The Men’s Mark Perro on their 10 Best Songs

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The Men best songs

In their 15 years together, New York’s The Men have reinvented themselves with seemingly every record they’ve released. In their earliest incarnation, they were a cacophonous noise rock band, later refined into a more structured and melody-driven kind of post-hardcore, simplified into melodic punk and then refashioned into a more acoustic-driven country rock. Yet if there’s one continuous thread that connects everything in their body of work, from the free-form drones to the three-chord rippers, it’s rock ‘n’ roll. And there are few bands in America doing it better than The Men.

With their new album New York City—itself a pretty loud and lively set of rock ‘n’ roll anthems—out now via Fuzz Club, we had a chat with the band’s guitarist and vocalist Mark Perro to break down his picks for the 10 best The Men songs, with selections pulled from just about every one of their albums (except for Devil Music and Open Your Heart). We discussed their penchant for experimentation, hand-me-down keyboards, and why he’ll never tire of the sound of an electric guitar.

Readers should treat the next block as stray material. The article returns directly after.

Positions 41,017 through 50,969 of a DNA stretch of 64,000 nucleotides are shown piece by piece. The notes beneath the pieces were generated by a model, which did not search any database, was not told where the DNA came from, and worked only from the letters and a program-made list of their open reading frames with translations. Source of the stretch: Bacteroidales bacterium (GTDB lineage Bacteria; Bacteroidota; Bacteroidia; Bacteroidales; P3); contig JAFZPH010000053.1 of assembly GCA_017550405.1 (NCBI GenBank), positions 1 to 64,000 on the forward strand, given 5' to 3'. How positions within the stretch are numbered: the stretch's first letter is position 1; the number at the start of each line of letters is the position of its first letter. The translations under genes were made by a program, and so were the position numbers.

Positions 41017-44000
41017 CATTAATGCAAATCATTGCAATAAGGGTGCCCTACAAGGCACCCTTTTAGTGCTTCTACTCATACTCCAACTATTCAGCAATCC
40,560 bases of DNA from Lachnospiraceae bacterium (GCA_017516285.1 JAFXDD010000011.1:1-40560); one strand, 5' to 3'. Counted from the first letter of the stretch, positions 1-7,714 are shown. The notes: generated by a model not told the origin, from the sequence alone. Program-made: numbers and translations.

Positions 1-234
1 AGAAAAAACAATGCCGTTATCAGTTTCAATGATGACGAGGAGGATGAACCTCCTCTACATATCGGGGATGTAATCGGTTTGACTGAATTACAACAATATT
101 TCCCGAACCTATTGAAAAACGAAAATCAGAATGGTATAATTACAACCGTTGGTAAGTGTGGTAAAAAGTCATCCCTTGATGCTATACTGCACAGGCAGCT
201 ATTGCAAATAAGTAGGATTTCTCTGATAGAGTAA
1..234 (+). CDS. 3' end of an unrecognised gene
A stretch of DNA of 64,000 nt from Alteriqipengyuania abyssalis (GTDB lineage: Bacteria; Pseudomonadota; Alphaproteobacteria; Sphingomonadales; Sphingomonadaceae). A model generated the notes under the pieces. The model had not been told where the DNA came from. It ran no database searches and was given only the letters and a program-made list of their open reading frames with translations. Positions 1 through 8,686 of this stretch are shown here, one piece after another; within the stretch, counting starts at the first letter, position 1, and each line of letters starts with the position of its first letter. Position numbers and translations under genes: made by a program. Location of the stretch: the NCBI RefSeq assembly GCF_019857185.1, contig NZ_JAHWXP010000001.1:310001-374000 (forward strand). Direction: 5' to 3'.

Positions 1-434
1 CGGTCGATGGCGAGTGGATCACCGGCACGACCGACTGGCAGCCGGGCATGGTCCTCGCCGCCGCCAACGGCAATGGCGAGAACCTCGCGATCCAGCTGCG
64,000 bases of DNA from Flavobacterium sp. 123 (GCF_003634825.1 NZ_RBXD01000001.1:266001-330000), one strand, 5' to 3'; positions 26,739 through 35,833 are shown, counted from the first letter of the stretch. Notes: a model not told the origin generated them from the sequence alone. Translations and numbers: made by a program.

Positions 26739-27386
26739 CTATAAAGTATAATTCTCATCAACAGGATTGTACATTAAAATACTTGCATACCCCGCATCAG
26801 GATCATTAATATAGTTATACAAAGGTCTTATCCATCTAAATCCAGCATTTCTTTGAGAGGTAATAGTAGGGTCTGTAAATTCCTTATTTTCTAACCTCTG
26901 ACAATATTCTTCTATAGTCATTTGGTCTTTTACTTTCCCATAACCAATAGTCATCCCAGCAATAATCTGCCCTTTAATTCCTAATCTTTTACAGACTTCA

“Round the Corner”

from New York City (2023; Fuzz Club)

Mark Perro: In a lot of ways, this new album is my favorite album we’ve ever done. That’s a moving target—I’ve felt that way about many of them over the years. These songs are so fresh in my mind and I’m so energized about them. I picked these two, kind of for different reasons, but there’s some similarities there. In my mind, I was kind of just looking for the ultimate fuzz and thickness in tone. “Round the Corner” got closest to that for me. I really love the groove we locked into, with Rich (Samis) on the drums, and the tone is thick. It’s just so fun to play. 


from New York City (2023; Fuzz Club)

MP: Similarly, it’s heavy, it’s thick, and it’s what I was going after, sonically, for that whole record.

Treble: It seems like each record by The Men will take a stylistic shift after the last one. New York City feels stylistically somewhat far apart from Mercy—how much of that is by design?